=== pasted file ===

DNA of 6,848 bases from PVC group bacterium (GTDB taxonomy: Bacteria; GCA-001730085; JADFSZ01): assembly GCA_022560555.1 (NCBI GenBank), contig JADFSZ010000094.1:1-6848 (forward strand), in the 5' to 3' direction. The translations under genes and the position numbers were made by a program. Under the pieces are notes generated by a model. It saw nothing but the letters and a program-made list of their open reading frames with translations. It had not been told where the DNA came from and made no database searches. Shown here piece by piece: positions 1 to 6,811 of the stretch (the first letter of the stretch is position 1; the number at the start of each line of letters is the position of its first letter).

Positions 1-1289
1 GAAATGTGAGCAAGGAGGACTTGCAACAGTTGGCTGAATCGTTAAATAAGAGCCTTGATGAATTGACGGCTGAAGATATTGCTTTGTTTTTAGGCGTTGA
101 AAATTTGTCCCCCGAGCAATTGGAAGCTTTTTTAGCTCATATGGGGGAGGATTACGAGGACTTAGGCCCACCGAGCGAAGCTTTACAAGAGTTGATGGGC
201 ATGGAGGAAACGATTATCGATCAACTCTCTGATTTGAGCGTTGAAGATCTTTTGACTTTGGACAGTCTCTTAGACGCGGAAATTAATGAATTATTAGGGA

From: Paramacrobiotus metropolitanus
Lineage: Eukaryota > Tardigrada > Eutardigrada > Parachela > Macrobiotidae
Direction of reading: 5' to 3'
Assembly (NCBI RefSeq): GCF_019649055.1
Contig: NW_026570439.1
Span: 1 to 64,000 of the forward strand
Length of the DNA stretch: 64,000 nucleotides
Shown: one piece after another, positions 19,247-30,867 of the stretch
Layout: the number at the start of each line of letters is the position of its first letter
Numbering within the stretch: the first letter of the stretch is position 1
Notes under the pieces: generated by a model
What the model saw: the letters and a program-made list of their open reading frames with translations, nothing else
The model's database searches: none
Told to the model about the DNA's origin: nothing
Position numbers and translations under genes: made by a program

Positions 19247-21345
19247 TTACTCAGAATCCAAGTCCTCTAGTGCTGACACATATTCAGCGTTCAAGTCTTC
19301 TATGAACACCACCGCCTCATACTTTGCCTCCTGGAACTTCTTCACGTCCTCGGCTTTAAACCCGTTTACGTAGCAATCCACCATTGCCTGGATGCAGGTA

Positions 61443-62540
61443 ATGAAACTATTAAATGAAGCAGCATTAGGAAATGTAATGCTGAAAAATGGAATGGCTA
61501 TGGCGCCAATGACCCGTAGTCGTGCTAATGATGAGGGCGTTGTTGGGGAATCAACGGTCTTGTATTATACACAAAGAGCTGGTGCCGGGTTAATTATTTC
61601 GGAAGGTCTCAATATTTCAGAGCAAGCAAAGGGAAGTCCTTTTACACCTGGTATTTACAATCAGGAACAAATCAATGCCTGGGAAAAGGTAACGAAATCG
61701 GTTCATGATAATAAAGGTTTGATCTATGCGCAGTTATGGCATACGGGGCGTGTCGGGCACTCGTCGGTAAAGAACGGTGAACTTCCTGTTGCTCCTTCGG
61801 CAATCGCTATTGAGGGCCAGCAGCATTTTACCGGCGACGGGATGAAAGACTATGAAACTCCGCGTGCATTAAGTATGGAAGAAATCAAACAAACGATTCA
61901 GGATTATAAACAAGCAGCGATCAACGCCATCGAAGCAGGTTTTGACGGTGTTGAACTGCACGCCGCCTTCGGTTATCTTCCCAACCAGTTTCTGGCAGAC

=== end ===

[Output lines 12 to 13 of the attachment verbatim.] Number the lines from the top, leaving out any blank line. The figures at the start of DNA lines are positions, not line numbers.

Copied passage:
Length of the DNA stretch: 64,000 nucleotides
Shown: one piece after another, positions 19,247-30,867 of the stretch